ASPB implements emergency quarantine to slow spread of Emerald Ash Borer | News
LITTLE ROCK, Ark. (September 11, 2014) – 25 Arkansas counties are included in an ash quarantine, voted into action on Thursday by the Arkansas State Plant Board to slow the spread of the Emerald Ash Borer (EAB).
Quarantined items include firewood of all hardwood species, and the following ash items: nursery stock; green lumber with bark attached; other material living, dead, cut or fallen including logs, pulpwood, stumps, roots, branches, mulch and composted/un-composted chips (1 inch or greater). Firewood is the only quarantined item that relates to all hardwood; all other quarantined items are relative to ash, only.
Counties affected include: Ashley, Bradley, Calhoun, Clark, Cleveland, Columbia, Dallas, Drew, Garland, Grant, Hempstead, Hot Spring, Howard, Jefferson, Lafayette, Lincoln, Little River, Miller, Montgomery, Nevada, Ouachita, Pike, Saline, Sevier and Union counties.
"This quarantine is our best defense against the Emerald Ash Borer – a pest that has destroyed millions of ash trees across the United States. By slowing the movement of EAB, we hope to directly affect Arkansas ash trees as effectively as possible," says Scott Bray, Director of Plant Industry, Arkansas State Plant Board, an agency within the Arkansas Agriculture Department.
Quarantined counties listed include six counties with confirmed EAB infestation sites (Clark, Columbia, Dallas, Hot Spring, Nevada, and Ouachita), while others included are considered "buffer" counties. Quarantined items can move freely within the quarantined area. The restrictions only apply to the movement of items listed within the quarantined counties to areas outside of them.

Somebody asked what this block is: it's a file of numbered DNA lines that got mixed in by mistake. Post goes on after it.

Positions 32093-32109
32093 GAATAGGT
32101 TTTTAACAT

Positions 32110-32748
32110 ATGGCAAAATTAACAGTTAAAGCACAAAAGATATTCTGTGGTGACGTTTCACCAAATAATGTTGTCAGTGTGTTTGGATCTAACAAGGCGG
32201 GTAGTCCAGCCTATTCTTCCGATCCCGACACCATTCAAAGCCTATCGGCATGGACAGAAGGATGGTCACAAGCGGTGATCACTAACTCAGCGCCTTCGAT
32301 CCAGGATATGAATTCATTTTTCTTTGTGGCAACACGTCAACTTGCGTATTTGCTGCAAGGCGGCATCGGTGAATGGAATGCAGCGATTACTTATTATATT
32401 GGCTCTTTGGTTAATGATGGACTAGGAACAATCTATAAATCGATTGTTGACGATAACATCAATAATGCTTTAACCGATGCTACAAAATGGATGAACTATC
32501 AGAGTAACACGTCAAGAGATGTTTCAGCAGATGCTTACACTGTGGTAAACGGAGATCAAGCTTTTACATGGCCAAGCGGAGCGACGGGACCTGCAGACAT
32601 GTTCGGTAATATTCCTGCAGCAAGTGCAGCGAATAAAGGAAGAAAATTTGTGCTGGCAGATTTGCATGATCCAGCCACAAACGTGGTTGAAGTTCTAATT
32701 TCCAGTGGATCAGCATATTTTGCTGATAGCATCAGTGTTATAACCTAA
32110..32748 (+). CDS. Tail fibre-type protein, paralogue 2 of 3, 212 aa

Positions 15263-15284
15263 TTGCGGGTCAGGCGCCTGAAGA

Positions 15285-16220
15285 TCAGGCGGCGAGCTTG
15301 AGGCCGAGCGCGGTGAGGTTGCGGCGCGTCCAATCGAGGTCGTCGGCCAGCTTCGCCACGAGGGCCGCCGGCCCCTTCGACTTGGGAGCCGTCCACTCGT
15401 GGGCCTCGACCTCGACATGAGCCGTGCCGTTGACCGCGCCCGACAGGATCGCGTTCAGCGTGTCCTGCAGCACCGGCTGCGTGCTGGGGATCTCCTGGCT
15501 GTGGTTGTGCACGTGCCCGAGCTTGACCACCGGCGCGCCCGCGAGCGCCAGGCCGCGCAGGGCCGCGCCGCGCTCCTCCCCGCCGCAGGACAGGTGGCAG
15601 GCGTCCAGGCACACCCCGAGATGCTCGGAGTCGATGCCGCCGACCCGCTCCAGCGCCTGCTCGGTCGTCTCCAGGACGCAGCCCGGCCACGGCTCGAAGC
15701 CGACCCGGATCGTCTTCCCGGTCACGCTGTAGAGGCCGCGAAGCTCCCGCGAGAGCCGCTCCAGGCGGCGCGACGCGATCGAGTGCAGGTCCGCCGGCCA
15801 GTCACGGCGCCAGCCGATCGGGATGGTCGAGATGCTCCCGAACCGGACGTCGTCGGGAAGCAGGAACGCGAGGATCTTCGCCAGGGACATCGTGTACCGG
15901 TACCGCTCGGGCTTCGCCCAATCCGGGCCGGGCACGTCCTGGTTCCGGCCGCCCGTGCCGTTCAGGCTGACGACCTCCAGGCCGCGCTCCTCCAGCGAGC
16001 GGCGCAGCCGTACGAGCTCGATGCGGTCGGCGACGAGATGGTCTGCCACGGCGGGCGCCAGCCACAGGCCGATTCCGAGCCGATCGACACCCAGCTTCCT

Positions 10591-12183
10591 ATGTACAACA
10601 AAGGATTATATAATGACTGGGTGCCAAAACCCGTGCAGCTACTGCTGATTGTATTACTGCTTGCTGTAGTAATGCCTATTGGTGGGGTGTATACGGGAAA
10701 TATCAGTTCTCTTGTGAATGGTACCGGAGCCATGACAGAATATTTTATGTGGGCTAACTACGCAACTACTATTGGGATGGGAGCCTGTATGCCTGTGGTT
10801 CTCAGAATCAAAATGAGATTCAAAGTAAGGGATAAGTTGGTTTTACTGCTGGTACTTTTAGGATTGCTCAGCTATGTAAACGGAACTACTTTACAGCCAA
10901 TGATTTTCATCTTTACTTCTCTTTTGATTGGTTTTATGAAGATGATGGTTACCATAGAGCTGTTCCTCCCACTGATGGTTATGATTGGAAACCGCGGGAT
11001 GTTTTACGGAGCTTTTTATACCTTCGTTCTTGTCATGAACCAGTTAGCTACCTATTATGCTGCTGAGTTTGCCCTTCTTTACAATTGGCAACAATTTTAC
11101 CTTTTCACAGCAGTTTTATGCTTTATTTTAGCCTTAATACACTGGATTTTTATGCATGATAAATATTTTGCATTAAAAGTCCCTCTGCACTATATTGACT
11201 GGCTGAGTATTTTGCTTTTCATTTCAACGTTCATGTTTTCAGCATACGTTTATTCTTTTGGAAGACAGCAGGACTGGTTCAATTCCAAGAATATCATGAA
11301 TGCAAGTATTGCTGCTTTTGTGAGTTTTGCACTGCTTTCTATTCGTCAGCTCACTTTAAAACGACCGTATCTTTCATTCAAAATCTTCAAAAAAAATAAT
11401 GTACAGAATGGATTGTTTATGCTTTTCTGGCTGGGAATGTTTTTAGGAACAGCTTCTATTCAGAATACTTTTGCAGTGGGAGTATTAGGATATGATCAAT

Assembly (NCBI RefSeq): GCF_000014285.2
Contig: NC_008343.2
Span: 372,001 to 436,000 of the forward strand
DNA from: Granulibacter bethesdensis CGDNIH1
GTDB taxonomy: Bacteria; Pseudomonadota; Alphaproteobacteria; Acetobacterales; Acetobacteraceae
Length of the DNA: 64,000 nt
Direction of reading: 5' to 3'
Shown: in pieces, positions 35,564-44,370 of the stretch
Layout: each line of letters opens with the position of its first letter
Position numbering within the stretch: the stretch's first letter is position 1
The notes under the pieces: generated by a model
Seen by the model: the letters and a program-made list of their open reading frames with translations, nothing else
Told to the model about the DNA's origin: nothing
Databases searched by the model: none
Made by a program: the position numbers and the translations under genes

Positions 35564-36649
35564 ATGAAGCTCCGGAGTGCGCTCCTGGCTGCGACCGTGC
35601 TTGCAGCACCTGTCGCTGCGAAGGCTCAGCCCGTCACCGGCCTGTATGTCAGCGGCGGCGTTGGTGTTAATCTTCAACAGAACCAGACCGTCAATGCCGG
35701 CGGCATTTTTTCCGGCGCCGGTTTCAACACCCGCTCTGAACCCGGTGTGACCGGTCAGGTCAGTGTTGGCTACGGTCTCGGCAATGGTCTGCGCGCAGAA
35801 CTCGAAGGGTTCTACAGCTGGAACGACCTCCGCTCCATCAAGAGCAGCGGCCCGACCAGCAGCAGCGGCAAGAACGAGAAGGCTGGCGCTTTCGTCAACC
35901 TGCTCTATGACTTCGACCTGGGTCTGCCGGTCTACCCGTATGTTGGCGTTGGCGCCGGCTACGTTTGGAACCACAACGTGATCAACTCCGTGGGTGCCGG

Ash trees comprise less than 2% of the merchantable trees in Arkansas. Five types of ash trees exist in Arkansas: Green Ash, White Ash, Carolina Ash, Blue Ash, and Pumpkin Ash. Owners of ash trees should look for damage that occurs from the top down, which may indicate presence of EAB. The EAB is a small beetle (1/2 inch in size) that originated in Asia. The first EAB discovery took place in Michigan, over a decade ago. EAB infestation usually kills the ash host within 2-5 years of infestation.
The Plant Board has developed the quarantine with input from the following agencies: Arkansas Natural Heritage Commission, USDA-APHIS-PPQ, University of Arkansas Cooperative Extension Service, Arkansas Forestry Commission, Arkansas Forestry Association, Arkansas State Parks, Arkansas Timber Producers Association, U.S. Army Corps of Engineers, Arkansas Association of Conservation Districts, Arkansas Game & Fish Commission, Natural Resources Conservation Service, and the U.S. Forest Service.
The emergency quarantine will be effective for 120 days. During that time, the Arkansas State Plant Board will take steps to establish a permanent quarantine rule, which requires a public comment period. The permanent quarantine rule will replace the emergency quarantine.
For further quarantine details, contact the Arkansas State Plant Board at 501-225-1598 or email email@example.com.